In my opinion there are too many differences for this years models that can cause 5-10% difference or even more just because of the different performance plans, scheduler, thermals and thus the whole performance behavior, not to mention the extra 2GB that also could affect the overall performance between S9 and S9+ and thus Exynos in S9 and SD in S9+.
    Reply
  • phoenix_rizzen - Tuesday, March 27, 2018 - link

    Because that's what they were given by Samsung or able to source locally? It's mentioned right in the article that they tried to get the same SoC version in each size but were unable to. Reply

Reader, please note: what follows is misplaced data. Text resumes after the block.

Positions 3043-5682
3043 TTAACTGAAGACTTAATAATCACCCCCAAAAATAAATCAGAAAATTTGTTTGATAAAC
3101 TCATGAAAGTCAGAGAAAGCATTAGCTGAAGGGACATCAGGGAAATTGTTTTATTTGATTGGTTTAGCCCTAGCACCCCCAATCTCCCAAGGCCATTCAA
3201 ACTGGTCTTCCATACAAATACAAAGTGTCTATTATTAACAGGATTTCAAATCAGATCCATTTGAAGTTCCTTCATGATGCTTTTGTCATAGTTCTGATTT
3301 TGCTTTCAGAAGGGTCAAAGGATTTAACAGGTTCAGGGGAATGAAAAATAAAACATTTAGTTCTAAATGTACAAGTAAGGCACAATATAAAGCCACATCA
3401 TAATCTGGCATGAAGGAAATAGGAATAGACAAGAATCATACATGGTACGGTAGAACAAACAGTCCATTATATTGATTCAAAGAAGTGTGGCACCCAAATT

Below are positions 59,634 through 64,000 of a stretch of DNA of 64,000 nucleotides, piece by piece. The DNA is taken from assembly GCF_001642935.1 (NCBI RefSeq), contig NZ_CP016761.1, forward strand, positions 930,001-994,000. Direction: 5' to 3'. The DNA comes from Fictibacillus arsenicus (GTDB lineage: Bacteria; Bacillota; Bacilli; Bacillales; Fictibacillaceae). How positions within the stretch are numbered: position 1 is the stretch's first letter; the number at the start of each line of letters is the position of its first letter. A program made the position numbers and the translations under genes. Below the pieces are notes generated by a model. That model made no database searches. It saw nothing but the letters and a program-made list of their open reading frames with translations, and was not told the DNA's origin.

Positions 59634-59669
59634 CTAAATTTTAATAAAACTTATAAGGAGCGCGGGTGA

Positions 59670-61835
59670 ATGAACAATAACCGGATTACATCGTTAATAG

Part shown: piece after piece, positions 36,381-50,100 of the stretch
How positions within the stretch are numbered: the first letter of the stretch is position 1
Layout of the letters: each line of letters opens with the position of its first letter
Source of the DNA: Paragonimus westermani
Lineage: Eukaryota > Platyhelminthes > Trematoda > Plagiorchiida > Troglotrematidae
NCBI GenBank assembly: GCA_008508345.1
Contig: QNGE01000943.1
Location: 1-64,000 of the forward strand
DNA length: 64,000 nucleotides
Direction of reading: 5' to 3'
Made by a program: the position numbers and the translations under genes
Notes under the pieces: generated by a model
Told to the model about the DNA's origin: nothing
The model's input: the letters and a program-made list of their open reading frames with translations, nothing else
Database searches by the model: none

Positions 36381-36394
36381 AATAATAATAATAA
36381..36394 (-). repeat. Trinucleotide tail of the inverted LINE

• ctchb - Tuesday, March 27, 2018 - link

    Can you compare the camera image quality and speed of snapdragon vs exynos? Their ISPs are different, and this is a big factor of camera performance. Reply
  • nedooo - Tuesday, March 27, 2018 - link

    Amazing review, more like scientific analysis.
    I am surprised to see Snapdragon 845 bases its power advantages over 835 is "smoke and mirrors" short unsustainable bursts. But maybe "always on" laptops will fully utilize its power...
    Reply
  • warrenk81 - Tuesday, March 27, 2018 - link

    Great to see AT going back at flagship devices. Could you compile all those benchmarky bits of the 2017 devices into a recap or something? Apple and Google both shipped big new things in 2017 that guys just ignored. Reply